Together with the likes of Horace Andy, Delroy Wilson, ken Booth, Dennis Brown, Barry Brown, Sugar Minott, Barrrington Levy and Linval Thompson, Rod Taylor was among the first generation of Jamaican singers to make their reputations on sound-system, as opposed to records or stage shows. In this sense, he’s every inch the dancehall singer, even though he’s long specialised in conscious themes, and the music he recorded back in the late seventies still plays in roots dances the world over.
Except for a brace of albums recorded in London for Robert Tribulation's, Jah Warrior, Donville Davis during the mid-nineties, little had been heard of this reclusive singer for nearly two decades. Recognizing not only his talent, but also his capacity to return as strong as ever, now Rod teamed up with Mafia & Fluxy, Sly & Robbie and musicians from Fribourg-Switzerland (Buta & Astrolab) for an album of storming new roots anthems that’ll put Rod Taylor right back where he belongs; i.e. in the roots reggae mainstream.
"Hold On Strong" is a roots album, including one track in showcase version. This is a style unique to reggae and in one that still conforms closest, to the spirit of original sound-system. To say this format suits Rod Taylor down to the ground is an understatement the perfect marriage of vocals and dub. For today's audiences, it gets off to a flying start with "Storm", voice over a blazing rhythm recut and replayed by Buta & Astrolab in Constrictor Studio, Fribourg-Switzerland, originally played by Sly & Robbie, that has assumed mythological proportion in reggae circles ever since. There are ten more songs of that same high quality included here, all of them evoking the magical sound of the late seventies. - Channel One and like the late King Tubby's era, Seriously heavy weight roots music ruled the dance and Rod Taylor himself was at the height of this early power thanks to some deeply spiritual and lovers lyrics and a quavering vocal style, Rod Taylor's roots credentials are impeccable to say the least.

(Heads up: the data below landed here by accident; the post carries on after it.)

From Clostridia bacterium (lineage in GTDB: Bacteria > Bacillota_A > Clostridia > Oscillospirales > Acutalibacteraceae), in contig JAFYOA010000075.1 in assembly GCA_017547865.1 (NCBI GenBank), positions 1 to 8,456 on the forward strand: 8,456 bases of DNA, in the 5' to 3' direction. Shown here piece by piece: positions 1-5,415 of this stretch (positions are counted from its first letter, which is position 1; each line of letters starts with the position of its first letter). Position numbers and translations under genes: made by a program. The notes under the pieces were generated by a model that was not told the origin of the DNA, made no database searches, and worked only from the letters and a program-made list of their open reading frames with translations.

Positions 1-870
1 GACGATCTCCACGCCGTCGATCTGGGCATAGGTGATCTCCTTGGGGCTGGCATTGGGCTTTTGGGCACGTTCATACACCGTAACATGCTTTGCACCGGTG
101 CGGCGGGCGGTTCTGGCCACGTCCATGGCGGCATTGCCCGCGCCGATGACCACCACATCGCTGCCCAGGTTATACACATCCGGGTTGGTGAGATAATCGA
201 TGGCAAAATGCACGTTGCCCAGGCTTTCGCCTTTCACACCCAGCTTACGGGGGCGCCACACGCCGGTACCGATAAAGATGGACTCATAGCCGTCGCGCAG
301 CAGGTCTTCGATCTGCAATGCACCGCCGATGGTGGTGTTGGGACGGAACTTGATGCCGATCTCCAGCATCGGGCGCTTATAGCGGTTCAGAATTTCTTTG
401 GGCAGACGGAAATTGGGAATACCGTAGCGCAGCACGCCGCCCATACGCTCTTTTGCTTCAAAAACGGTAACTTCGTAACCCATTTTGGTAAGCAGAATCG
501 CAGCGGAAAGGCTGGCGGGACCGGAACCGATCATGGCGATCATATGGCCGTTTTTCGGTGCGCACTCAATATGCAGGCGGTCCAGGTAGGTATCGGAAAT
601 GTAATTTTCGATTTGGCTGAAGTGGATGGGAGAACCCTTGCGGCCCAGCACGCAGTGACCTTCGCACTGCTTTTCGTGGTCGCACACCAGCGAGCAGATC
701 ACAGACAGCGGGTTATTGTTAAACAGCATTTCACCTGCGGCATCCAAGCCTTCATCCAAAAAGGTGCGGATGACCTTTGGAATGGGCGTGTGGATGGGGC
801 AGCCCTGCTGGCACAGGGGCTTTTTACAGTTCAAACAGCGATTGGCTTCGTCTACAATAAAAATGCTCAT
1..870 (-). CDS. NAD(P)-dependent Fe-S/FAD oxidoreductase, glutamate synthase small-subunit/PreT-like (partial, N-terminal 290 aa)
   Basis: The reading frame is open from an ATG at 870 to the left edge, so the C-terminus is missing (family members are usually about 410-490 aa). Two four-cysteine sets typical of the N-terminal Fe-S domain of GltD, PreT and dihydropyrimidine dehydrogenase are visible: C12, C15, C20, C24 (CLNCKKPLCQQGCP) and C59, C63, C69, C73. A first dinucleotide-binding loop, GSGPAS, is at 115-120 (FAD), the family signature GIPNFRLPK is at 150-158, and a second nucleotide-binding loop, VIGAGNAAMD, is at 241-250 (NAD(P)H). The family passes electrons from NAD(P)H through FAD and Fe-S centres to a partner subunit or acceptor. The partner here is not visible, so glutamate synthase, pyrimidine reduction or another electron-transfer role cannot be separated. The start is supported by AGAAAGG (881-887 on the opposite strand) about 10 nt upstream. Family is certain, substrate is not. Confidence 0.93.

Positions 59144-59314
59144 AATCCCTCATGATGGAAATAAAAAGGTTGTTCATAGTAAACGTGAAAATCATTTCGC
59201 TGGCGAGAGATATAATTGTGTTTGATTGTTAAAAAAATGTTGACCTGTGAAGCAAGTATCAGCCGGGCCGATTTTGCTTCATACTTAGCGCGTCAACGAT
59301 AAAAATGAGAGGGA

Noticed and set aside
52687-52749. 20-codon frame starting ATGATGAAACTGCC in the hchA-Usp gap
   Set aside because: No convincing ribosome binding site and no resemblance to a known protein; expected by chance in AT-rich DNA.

Born in Trenchtown, Kingston 12, Jamaica W.I. on the 2nd day of March 1957, he was known as Rocky T (also “Rock-stone”) as a child after his mother had given birth to him on the kerbside. From the age of twelve, he was singing on that same street corner and entering local talent competitions.
After auditioning for the likes of Coxsone Dodd and Joe Gibbs,
he then sang in a band called the Aliens with Barry Brown before recording his debut songs, "Bad Man Comes And Goes" and "Every Little Thing", for Ossie Hibbert.
Encouraged by Sugar Minott and Tony Tuff of the African Brothers, he soon gained popularity on the Kingston dancehall circuit, with such renowned sound-systems as Kenyatta, Tippatone, Socialist Roots, Gemini, Kilimanjaro, Sturgav, Youthman Promotion and Stereophonic (where he shared a mic with the late General Echo) all welcoming him to their control towers.
A clutch of classic tunes for the Freedom Sound label circa 1978 – including "Ethiopians Kings", "In The Right Way" and "Don’t Give It Up" – then brought him to wider prominence and paved the the way for further studio recordings produced by the late Prince far, Prince hammer, Don Mais, Manzie’s
and JBC radio announcer Mikey dread, for whom he voiced the unforgettable "His Imperial Majesty".
An album recorded for Sugar Minott’s Youth promotion label remains unreleased to this day. Rod’s debut set therefore "If Jah Should Come Now", which appeared on the Little Luke label in 1980. That same year, Greensleeves issued an album called "Where Is Your Love Mankind". He then recorded songs for Papa Kojak, Ganja Farm and tad Dawkins and also turned in a memorable performance at the 1981 Jamaica Reggae Sunsplash before disappearing into the Jamaican countryside to turn farmer. Little was heard of him again until a producer from Kingston named Plexie financed an album called "One In A Million", which promptly sank without trace due to lack of promotion.
Rod claims that changes in the music inspired this period of inactivity, and especially the rise of slackness as epitomised by Yellowman. The truth is that he’d become demoralised with the business side of things, and rather than hustle his gifts indiscriminately, preferred to wait until the right circumstances manifested themselves.
Now he had moved to Europe where he resides ever since. France of course, is now a major market for reggae music, and armed with such strong comeback albums like "Trust In Jah" and "Hold On Strong", Rod Taylor is now better positioned than at any other stage of his career to embrace the legendary status his talent, and also a growing number of new fans have long since awarded him.